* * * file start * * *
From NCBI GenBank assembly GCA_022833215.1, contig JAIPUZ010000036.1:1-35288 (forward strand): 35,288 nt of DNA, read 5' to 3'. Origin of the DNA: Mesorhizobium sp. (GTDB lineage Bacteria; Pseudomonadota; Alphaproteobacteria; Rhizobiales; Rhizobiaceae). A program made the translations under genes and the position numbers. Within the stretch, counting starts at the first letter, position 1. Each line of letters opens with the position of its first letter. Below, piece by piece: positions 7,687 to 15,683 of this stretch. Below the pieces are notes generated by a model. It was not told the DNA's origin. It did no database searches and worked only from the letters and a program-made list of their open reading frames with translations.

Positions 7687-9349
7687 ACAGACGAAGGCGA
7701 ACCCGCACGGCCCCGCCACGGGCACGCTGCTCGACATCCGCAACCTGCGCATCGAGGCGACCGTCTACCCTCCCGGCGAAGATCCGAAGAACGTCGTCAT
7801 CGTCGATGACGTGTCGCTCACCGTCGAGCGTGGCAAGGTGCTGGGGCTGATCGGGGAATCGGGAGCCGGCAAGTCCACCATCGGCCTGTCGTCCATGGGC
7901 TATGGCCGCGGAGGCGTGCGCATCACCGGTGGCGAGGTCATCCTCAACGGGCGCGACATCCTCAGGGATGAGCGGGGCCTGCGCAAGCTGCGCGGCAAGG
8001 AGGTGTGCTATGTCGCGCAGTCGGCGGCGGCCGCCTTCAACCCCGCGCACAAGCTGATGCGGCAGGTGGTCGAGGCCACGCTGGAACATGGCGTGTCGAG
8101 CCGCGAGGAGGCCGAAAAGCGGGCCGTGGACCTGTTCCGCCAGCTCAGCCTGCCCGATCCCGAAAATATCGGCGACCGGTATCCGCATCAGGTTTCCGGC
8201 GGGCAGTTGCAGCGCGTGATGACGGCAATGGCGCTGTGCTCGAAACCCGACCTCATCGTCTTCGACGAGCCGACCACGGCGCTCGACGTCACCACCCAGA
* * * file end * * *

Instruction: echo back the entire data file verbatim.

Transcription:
From NCBI GenBank assembly GCA_022833215.1, contig JAIPUZ010000036.1:1-35288 (forward strand): 35,288 nt of DNA, read 5' to 3'. Origin of the DNA: Mesorhizobium sp. (GTDB lineage Bacteria; Pseudomonadota; Alphaproteobacteria; Rhizobiales; Rhizobiaceae). A program made the translations under genes and the position numbers. Within the stretch, counting starts at the first letter, position 1. Each line of letters opens with the position of its first letter. Below, piece by piece: positions 7,687 to 15,683 of this stretch. Below the pieces are notes generated by a model. It was not told the DNA's origin. It did no database searches and worked only from the letters and a program-made list of their open reading frames with translations.

Positions 7687-9349
7687 ACAGACGAAGGCGA
7701 ACCCGCACGGCCCCGCCACGGGCACGCTGCTCGACATCCGCAACCTGCGCATCGAGGCGACCGTCTACCCTCCCGGCGAAGATCCGAAGAACGTCGTCAT
7801 CGTCGATGACGTGTCGCTCACCGTCGAGCGTGGCAAGGTGCTGGGGCTGATCGGGGAATCGGGAGCCGGCAAGTCCACCATCGGCCTGTCGTCCATGGGC
7901 TATGGCCGCGGAGGCGTGCGCATCACCGGTGGCGAGGTCATCCTCAACGGGCGCGACATCCTCAGGGATGAGCGGGGCCTGCGCAAGCTGCGCGGCAAGG
8001 AGGTGTGCTATGTCGCGCAGTCGGCGGCGGCCGCCTTCAACCCCGCGCACAAGCTGATGCGGCAGGTGGTCGAGGCCACGCTGGAACATGGCGTGTCGAG
8101 CCGCGAGGAGGCCGAAAAGCGGGCCGTGGACCTGTTCCGCCAGCTCAGCCTGCCCGATCCCGAAAATATCGGCGACCGGTATCCGCATCAGGTTTCCGGC
8201 GGGCAGTTGCAGCGCGTGATGACGGCAATGGCGCTGTGCTCGAAACCCGACCTCATCGTCTTCGACGAGCCGACCACGGCGCTCGACGTCACCACCCAGA